New Vision of informed Independents emerges at meeting held by McWilliams
Economist wants candidates from outside the big parties to have access to the same economic information, writes RONAN McGREEVY
BY HIS own admission economist David McWilliams “hasn’t a rasher of organising anything”, but he still managed to attract 75 would-be volunteers to his organisation for the forthcoming election.
McWilliams sent out a post on Twitter looking for volunteers to help provide free economic advice to Independent candidates who might feel underprepared if asked on the doorstep what they would do about the EU-IMF bailout or the National Asset Management Agency.
McWilliams expected five volunteers to turn up yesterday to a lunchtime gathering in Gateway House, in Capel Street, Dublin.
Instead, he got more than 60, along with at least six Independent candidates.
Riverdance producer John McColgan had offered the use of the building to Democracy Now, the organisation which will not now be fielding candidates in the general election.
“I have this idea but I don’t know how to execute it, but I’m hoping the people in this room know how to do it,” McWilliams said. “I need ideas, I need organisers and I need people to step up and say, ‘Yes, I know how this can be done and how it can be communicated’.”
The goal was to make “economics democratic” where somebody with “no machine and no money” could avail of access to the same economic information as a candidate from one of the major parties.
McWilliams said the meeting was “democratic chaos” and that the group would be finalising its campaign over the coming days with the help of the volunteers.
The Independents or would-be Independents who turned up for the meeting were Eamonn Blaney, the son of the former Fianna Fáil minister Neil Blaney, who is standing in Dublin North-East; estate agent Nick Crawford and solicitor Declan Gardener, who are looking to stand in Dún Laoghaire-Rathdown; Dublin referee Michael J Loftus, who is standing in Dublin North-West; Paul Doonan, who is standing in Cork South West; and businessman David D’Arcy, who will be standing in Longford- Westmeath.
Blaney told the meeting they would be launching a movement called New Vision (newvision.ie) in the coming days and he had several strong Independents who will unite around four principles – the chief of which will be belief that there should be no bank bailout.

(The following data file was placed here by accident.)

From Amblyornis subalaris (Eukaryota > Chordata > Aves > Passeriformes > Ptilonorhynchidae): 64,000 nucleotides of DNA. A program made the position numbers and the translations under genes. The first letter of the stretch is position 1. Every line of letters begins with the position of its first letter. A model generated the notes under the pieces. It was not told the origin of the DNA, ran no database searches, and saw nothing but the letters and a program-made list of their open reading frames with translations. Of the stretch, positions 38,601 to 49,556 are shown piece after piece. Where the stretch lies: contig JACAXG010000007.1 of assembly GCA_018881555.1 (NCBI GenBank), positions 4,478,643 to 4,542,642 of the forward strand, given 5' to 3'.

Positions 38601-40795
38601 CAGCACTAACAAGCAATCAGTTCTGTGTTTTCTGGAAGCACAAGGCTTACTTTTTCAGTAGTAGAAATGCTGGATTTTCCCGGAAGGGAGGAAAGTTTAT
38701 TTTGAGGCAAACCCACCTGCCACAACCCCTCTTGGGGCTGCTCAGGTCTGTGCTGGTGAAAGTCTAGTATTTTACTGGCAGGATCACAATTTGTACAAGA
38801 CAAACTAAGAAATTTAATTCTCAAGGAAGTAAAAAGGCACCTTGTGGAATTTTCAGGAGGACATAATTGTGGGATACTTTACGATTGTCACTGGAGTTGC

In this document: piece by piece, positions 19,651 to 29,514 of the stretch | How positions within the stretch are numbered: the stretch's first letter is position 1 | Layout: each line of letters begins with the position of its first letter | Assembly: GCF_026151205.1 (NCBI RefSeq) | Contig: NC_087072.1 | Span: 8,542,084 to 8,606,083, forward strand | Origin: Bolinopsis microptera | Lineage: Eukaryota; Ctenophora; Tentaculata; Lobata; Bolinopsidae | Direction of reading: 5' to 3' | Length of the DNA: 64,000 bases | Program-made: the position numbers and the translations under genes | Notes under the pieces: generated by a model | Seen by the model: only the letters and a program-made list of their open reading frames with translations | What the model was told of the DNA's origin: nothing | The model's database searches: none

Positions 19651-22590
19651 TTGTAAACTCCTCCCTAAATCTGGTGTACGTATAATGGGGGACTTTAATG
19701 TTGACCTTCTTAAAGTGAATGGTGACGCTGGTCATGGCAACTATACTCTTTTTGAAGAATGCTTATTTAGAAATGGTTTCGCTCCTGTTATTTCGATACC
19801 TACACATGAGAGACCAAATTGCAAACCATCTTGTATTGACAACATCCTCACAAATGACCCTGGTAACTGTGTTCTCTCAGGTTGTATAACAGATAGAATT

Blaney said that they broadly agreed with McWilliams’s economic views. Armed with the economic advice, Independents could no longer be described as a “ragtag” by the established parties.
Ronnie Tucker, a Stanford University MBA who gives financial advice to employees who work for multinationals, said he was prepared to help out.
“I want to see if we could do anything to get this country back on track from a political reform point of view.”
Afterwards, McWilliams defended his decision not to stand in the election himself. “I never, ever said I wanted to be a politician. I don’t know where it came from. I’ve been told I have no bottle, but I stood up against everybody in the last 10 years and I’ve been sneered at.”
On RTÉ Radio 1’s John Murray Show, Eamon Dunphy said Democracy Now had simply run of time before the election.
“We thought the election was going to be held in March. When the Greens walked it made it too tight of a deadline. We needed time to reflect and organise. It was too difficult.”
Dunphy said it had been a learning experience and the problems of the country would not be going away any time soon. Dunphy said there were too many “gombeen men and gombeen women” in Irish politics and there were “outstanding people” who had offered their services to Democracy Now.
“We have the basis to try and grow the movement and put down roots in constituencies,” he said.